The tribal tendencies that accompany religious belief create powerful feelings of belonging that create enormous benefits for the participants.  Religious communities “idealize interdependence and try to raise their kids that way.  They want them to be enmeshed in extended kin networks and congregations where everyone can ask for help from anyone and everyone is expected to give such help.” It is because of this cohesive power of religions that Haidt would be hesitant to wave a magic wand (assuming he has such a wand) to turn all believers into atheists.

Contrast the cohesiveness of believers with the typical groups of skeptical nonbelievers, who “idealize independence, which maximizes our freedom and creativity.”  For nonbelievers, self-sufficiency is often considered to be a good thing.  “But when you don’t expect to need others, you are less likely to be generous to others.”

I’ve seen it over and over.  A member of a religious congregation is in an accident or becomes sick or loses his or her job. What follows is quite a spectacle: dozens of people who barely know this person, except that they are members of the same congregation, come forth to bring food, money and support.  How many times have have you seen nonreligious intellectuals, those who espouse high principles, consciously ignoring the needs of human beings who live in their community, or even in the same building?

For me, the above evidence requires us to take a serious new look at religion through the viewpoint of group selection.  For further readings on this topic, consider the recent article by David Sloan Wilson and Edward O. Wilson, “Rethinking the Theoretical Foundation of Sociobiology,” from the Quarterly Review of Biology.  See also this earlier post I wrote on Haidt’s analysis of conservative versus liberal sources of morality. and this post on David Sloan Wilson’s evolutionary analysis of religion.


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Category: Evolution, Psychology Cognition, Religion

About the Author ()

Erich Vieth is an attorney focusing on consumer law litigation and appellate practice. He is also a working musician and a writer, having founded Dangerous Intersection in 2006. Erich lives in the Shaw Neighborhood of St. Louis, Missouri, where he lives half-time with his two extraordinary daughters.

Comments (12)

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  1. Years ago I was an intern in Egypt and of course I couldn't help noticing the smell of religion in the air that pervades everythings. You can't miss morning prayer with the muezzin calling the believers from the mosque in the neighboring parallel street. The majority of people who live and grew up there take religion seriously. When the secretary for our project, an Egyptian who had gone to a German school and if I remember correctly experienced a more Western education through nuns, told me that she prayed five times a day I was surprised. I didn't expected it.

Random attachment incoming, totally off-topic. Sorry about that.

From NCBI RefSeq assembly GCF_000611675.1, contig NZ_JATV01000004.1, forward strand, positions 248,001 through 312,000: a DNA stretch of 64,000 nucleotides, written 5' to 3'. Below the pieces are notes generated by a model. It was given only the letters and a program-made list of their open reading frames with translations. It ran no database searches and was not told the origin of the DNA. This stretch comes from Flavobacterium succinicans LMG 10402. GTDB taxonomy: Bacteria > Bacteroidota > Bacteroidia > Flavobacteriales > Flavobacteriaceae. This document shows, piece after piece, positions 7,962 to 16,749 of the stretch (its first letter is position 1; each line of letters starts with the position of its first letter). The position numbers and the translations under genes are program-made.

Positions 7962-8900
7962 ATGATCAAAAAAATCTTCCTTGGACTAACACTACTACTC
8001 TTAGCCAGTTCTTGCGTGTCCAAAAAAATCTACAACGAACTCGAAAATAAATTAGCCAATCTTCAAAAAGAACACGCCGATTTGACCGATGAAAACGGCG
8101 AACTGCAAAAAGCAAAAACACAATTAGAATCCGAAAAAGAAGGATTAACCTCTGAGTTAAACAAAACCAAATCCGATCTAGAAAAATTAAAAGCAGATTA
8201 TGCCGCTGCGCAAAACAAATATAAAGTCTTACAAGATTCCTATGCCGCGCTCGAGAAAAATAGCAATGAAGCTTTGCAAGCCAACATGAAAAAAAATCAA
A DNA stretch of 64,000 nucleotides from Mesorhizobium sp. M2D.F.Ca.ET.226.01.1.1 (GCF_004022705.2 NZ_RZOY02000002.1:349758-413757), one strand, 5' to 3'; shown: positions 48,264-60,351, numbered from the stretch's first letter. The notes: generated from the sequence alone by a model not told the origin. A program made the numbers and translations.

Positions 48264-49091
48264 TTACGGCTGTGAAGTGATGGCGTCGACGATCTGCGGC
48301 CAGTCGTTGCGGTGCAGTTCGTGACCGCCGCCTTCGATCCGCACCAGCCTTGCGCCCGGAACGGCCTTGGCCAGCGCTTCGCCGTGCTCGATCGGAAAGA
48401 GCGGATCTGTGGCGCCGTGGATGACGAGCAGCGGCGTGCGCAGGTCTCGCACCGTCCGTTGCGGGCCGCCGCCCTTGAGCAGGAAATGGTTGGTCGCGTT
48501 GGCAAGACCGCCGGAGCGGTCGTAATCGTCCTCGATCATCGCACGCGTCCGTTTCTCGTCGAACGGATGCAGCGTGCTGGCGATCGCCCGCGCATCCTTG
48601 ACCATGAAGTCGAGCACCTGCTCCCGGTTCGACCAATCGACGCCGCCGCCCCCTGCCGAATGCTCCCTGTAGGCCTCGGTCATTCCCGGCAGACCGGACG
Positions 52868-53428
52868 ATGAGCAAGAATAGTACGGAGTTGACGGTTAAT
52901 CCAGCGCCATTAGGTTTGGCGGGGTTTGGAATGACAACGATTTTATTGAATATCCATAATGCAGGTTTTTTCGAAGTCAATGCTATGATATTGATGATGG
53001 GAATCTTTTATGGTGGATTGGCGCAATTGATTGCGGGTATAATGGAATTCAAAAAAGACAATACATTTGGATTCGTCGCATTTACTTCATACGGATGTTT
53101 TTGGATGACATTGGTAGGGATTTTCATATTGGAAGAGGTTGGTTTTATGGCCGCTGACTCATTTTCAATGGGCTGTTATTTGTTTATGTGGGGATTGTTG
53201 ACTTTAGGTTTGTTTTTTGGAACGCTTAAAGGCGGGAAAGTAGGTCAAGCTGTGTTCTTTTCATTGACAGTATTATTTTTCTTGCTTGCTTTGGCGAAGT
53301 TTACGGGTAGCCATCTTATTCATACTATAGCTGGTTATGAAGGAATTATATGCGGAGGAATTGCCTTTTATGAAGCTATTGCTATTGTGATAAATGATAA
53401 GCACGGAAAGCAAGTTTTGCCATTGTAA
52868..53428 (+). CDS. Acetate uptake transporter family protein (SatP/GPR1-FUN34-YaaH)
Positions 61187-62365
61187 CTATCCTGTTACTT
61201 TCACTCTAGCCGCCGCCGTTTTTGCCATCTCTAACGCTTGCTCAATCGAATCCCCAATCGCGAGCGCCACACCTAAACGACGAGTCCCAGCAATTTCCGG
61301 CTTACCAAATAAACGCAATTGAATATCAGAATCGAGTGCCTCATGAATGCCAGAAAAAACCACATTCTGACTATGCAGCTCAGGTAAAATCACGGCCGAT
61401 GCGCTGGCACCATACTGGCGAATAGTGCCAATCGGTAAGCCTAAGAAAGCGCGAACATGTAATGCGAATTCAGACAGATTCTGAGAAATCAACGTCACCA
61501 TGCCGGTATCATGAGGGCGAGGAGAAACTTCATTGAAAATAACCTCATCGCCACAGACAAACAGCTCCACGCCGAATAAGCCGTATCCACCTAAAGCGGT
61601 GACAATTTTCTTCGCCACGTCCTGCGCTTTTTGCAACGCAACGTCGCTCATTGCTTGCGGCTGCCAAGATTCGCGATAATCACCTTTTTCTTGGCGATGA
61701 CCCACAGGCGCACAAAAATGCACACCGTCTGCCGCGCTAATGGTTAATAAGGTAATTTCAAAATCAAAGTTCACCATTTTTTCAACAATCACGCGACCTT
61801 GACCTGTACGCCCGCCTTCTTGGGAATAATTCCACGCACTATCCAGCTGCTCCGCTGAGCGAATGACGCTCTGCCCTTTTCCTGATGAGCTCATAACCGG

Egypt is a poor country with no state supported welfare system to catch you. I remember having a talk with an Egyptian who told me something like, "Nobody here will die of hunger. There's is always someone from his family or another Egyptian who will give him some food. It's part of our religion and faith." Giving to the poor is part of the five pillars of Islam and people are faithful and do it. They also seem way more acceptable of people with disabilities and do not exclude them from the public.

    Concerning petty crimes it's also a quite safe place. I've never worried about bag-snatcher as I might in Italy. Rape was also not really one of my worries. People just don't do these things. We still have the hustlers and scammers, who are one of the worst people I've ever met personally, but people in general are ok.

    So, while I'm personally not fond of religion I think it can be useful and be the kind of social glue that makes a society more human, in that case it has a genuine practical purpose. Actually, I just remembered an article I read a long time ago where the author explained how many religious traditions and commandments had their origin in practical reasons that eased the burdens of everyday life and that maintaining some of these traditions actually didn't make that much sense, because their raison d'être had ceased to exist. One example he gave was the kosher butchering of animals in Judaism and Islam (I know it does not have the same name, but they also cut the throat of the animal and let it bleed). I don't remember his explanation why this is an outdated tradition anymore though.

  2. Alison says: